The era of the newspaper seems to be dying out. But I wonder if there is actually any real danger to the life of this industry with the onset of major news being read through an online medium. I wonder if newspapers will become extinct. Many questions arise when trying to decide whether or not the online era will replace the paper era. I ask these questions in light of a documentary that I have been following by PBS Frontline called News War. It is a 4 part series on the forces affecting news media today.
Another focus the documentary accounts is the growing disparity between our government and the press. This is also a major topic which I will make a follow-up post on as soon I can. For now lets focus on what exactly is causing newspapers to retreat and how they can remain as much a part of culture today as they have been for many years past.
First, newspapers need an audience or else they cease to exist indefinitely. The audience one would argue have been those people who want to read the news. People who want to read the news range in age from those just beginning to read to those losing their eyesight. I do not think we can accurately portray a set "class" of society to read newspapers overall. Let us rule out those who do not need, persay a newspaper to read current news. At home we use personal computers, televisions, and radios; the former of the three being the most widely accepted today. When we go to work we have our cellphones, pda’s, laptops, car radios, etc to give us live news updates by the minute. "What if I take the subway where none of those devices can receive a signal?", you ask. Well, my answer to you is to store your news on a pda, cell phone, ipod, or other mobile device with a hard drive before you leave home. At work, we now have access to a network which provides an endless stream of news via the internet and broadcasting. On the way home from work we have similar means as going to work. In our daily lives we have no NEED for a newspaper. Even on vacation there is no need for a newspaper. Increasingly the entire world is becoming networked. Now we can say that the people who NEED newspapers are the people who do not have these conveniences. That right there is a stable audience because there will always be someone who doesn’t have the means or desire to use and acquire these devices. Finally, the rest of the audience would consist of those who want to have a physical paper to read by mere preference. I know people who swear by reading pixel news and I know others who remain faithful to print news. It is similar to the contesting between cable and network news channels. There are some who are true to FOX, there are others true to CNN, there are others true to NBC, there are others true to ABC … you get the point. So there are two areas in which print news will find an audience, those who don’t embrace technology and those who just like to "read the paper".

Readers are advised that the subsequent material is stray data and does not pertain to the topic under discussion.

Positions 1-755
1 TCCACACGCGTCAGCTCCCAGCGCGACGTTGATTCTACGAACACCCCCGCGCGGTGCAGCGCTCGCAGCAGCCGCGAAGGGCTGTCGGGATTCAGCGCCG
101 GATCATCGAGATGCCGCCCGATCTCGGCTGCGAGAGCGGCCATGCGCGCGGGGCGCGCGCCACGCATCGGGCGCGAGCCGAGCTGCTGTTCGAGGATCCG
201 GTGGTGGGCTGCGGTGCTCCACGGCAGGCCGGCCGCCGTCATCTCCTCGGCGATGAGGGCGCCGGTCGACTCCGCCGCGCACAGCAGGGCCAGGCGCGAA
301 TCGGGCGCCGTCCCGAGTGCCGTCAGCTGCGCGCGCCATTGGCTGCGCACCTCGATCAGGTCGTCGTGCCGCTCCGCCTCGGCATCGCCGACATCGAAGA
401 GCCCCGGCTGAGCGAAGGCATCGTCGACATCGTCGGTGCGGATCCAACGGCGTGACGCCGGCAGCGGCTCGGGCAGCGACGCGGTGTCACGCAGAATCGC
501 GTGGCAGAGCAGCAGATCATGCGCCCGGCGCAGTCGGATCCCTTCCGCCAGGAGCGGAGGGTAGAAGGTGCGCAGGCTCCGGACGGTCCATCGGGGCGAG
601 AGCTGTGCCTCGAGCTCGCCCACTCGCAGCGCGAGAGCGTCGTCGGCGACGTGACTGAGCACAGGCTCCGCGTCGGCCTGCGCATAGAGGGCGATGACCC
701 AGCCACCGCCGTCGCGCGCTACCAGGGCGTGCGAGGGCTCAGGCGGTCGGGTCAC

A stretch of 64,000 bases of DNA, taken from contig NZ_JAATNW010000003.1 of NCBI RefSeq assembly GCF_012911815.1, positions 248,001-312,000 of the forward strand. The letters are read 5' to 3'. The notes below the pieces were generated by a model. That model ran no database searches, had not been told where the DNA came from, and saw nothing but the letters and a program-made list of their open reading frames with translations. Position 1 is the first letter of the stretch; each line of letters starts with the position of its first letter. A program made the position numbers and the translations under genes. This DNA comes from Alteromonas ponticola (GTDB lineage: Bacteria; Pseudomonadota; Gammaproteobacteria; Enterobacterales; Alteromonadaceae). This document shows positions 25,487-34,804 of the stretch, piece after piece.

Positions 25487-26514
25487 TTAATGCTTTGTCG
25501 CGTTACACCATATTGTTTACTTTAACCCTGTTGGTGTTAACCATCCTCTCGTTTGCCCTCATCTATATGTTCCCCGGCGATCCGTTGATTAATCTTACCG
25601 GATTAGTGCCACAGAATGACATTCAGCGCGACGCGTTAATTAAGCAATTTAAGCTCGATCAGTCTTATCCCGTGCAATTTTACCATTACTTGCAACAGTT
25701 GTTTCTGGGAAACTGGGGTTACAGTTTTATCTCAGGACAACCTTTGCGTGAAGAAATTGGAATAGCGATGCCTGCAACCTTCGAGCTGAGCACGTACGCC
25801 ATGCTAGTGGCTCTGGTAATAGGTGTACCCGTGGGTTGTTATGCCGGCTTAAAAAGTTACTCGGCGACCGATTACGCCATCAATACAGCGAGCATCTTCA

Now that we have an audience, we can begin selling our paper. Wait! We need content for our paper. [Generally these two, audience and content, go hand-in-hand. They need each other symbiotically and you can't have one before the other.] Content. Hmm… Content entails generation, interpretation, and reproduction. Generation of the content would be the reporter, journalist, discovering what is important "news" by obtaining information from sources and observation. The next step is to interpret the information. Form it into content by giving it foundation, relevancy, and purpose. Finally the information must be reproduced in auser-friendlyfashion.
Now one question… is there any way that content would be abolished or not allowed to function? Looking at the process I do not see any method of destroying content besides allowing a dictatorshiptorestrict and regulatethe method of content. This would abolish the "free" nature of content, not necessarily content itself, implicating not only news"papers" but also news"pixels".
With a content and an audience to view it there will always be an outlet to convey news via paper medium.